My biggest problem may be the animation. Not to sound like a snob, but the work here is atrocious. SAUSAGE PARTY looks like it was animated in 1997 by someone who had never used a computer before. I get that most of the money needed to produce this went to paying the famous names who put asses in seats, but the bar is so high for animation these days that the character design and backgrounds need to look better than something that could have been achieved for a Playstation 2 back in the early 2000s. Animated by Vancouver based Nitrogen Studios, whose minimal credits primarily consist of 100 Thomas and Friends television episodes, SAUSAGE PARTY lacks the vibrancy and realism that has become the bedrock for films produced by Pixar, Dreamworks, Blue Sky and Laika. Those animation powerhouses don't always deliver the best films, but their animation more than makes up for any storytelling shortcomings. SAUSAGE PARTY begins as a one note gag of being a raunchy cartoon for grown-ups, but barely elevates itself beyond that point.

There is a charm to hearing Seth Rogen and his buddies make a film that would have entertained their teenage selves, but SAUSAGE PARTY isn't just a stupid and crass comedy. In many ways, the film tries to be a philosophical and societal allegory. Like the similarly themed TOY STORY and MONSTERS, INC, SAUSAGE PARTY condenses deep and complex topics like race, religion, and gender into an animated format. While Pixar has delved into some lofty territory with those aforementioned movies, SAUSAGE PARTY feels like a bunch of stoners trying to make a point that never quite gets there. After spending ninety minutes having a Middle Eastern and Jewish food item argue, the solution is to just make them fuck each other. Yeah, it is kind of funny at first, but then it just keeps going and going. I am all for comedy that stretches the discomfort factor to drive a joke home, but it just ends up becoming boring and repetitive when it is the only joke you have.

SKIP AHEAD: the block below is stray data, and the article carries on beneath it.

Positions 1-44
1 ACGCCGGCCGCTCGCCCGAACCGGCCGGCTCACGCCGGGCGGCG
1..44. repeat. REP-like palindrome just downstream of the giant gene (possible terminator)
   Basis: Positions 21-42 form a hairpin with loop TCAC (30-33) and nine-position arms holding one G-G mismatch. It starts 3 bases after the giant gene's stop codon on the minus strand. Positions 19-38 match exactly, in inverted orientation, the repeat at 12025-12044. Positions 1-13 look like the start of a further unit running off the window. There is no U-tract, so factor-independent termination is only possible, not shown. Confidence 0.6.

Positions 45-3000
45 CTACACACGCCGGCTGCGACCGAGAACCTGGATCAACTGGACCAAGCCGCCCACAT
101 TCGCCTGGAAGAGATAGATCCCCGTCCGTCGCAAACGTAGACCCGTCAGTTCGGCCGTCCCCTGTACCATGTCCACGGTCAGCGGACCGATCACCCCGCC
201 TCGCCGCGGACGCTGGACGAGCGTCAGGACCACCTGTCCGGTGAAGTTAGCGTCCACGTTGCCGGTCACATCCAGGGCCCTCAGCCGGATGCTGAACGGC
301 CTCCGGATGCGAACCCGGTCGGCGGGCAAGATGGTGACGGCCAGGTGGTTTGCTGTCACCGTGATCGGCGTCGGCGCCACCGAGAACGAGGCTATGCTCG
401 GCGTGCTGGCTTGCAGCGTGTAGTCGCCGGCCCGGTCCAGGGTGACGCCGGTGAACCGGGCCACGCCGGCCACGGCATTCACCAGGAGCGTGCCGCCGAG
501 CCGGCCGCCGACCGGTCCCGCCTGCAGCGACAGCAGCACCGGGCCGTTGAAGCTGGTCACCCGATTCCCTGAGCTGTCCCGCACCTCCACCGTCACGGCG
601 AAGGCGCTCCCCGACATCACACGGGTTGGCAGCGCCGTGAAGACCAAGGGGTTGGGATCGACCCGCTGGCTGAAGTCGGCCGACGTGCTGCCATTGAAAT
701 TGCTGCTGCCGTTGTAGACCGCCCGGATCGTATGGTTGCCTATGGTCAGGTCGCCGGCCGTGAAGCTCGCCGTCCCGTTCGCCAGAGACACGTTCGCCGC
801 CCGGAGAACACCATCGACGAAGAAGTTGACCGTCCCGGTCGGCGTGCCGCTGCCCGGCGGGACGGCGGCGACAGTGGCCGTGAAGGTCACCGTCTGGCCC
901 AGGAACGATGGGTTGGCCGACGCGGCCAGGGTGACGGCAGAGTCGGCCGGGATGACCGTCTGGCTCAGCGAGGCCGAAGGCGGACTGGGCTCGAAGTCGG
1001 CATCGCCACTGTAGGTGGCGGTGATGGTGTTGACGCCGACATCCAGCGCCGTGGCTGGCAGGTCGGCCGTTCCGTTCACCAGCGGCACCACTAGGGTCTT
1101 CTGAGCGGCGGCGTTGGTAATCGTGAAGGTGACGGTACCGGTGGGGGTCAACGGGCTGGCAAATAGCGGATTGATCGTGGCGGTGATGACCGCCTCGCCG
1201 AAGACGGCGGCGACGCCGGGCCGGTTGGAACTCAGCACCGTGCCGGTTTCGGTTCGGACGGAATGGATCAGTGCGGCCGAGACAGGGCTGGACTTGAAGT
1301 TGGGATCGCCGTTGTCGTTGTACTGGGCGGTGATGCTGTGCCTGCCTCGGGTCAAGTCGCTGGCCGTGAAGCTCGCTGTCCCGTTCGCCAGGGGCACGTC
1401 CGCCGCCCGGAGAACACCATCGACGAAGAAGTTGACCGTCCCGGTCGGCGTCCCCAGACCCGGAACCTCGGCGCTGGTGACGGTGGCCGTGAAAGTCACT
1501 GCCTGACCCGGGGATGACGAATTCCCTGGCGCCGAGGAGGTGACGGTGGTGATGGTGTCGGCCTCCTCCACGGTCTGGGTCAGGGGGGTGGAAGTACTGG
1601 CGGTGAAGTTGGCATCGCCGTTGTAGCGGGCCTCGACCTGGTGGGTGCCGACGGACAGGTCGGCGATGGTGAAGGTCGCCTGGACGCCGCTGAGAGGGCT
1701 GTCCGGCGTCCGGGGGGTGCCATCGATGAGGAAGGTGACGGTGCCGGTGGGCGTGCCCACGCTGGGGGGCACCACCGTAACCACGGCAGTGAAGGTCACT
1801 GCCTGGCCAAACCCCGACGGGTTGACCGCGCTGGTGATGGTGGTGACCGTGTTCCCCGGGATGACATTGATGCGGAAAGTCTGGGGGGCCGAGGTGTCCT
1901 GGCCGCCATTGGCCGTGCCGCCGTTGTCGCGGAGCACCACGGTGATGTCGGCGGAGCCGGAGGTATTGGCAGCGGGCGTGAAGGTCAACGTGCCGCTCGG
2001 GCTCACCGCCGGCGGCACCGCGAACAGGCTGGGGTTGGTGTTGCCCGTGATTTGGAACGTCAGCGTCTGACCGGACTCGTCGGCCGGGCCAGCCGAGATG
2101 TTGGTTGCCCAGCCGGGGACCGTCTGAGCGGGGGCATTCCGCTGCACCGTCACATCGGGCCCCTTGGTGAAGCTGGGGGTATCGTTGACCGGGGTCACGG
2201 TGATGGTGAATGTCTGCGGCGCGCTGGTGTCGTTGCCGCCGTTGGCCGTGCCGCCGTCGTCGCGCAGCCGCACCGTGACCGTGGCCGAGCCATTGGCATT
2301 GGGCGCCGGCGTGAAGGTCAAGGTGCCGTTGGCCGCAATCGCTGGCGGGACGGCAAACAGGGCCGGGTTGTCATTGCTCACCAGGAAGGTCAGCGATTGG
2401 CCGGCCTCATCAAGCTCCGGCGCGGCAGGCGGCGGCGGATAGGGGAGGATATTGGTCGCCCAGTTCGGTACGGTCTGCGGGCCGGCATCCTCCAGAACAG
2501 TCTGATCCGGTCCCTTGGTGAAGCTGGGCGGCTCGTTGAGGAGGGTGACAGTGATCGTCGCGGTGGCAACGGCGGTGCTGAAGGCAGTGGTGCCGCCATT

SAUSAGE PARTY's lasting hallmark is that orgy scene which pushes the boundaries of anything sexual put in a feature film before. And yet, for as shocking as it tries to be, the buzz surrounding the scene just killed it for me. Even taken as a YouTube sized clip, the orgy stops being funny after an initial viewing. It also masks the fact that there was so much potential in what Rogen and Goldberg created and it feels completely wasted. Beneath that shock value, they assembled a cast that would make any filmmaker's mouth water but the end result is incredibly banal. Say what you will about THE INTERVIEW or THIS IS THE END, but both films manage to address very prescient issues and topics while still having profanity and sexual humor without insulting the intelligence of the audience. SAUSAGE PARTY feels like it is overlong and poorly paced which is a shame for a movie that barely runs ninety minutes.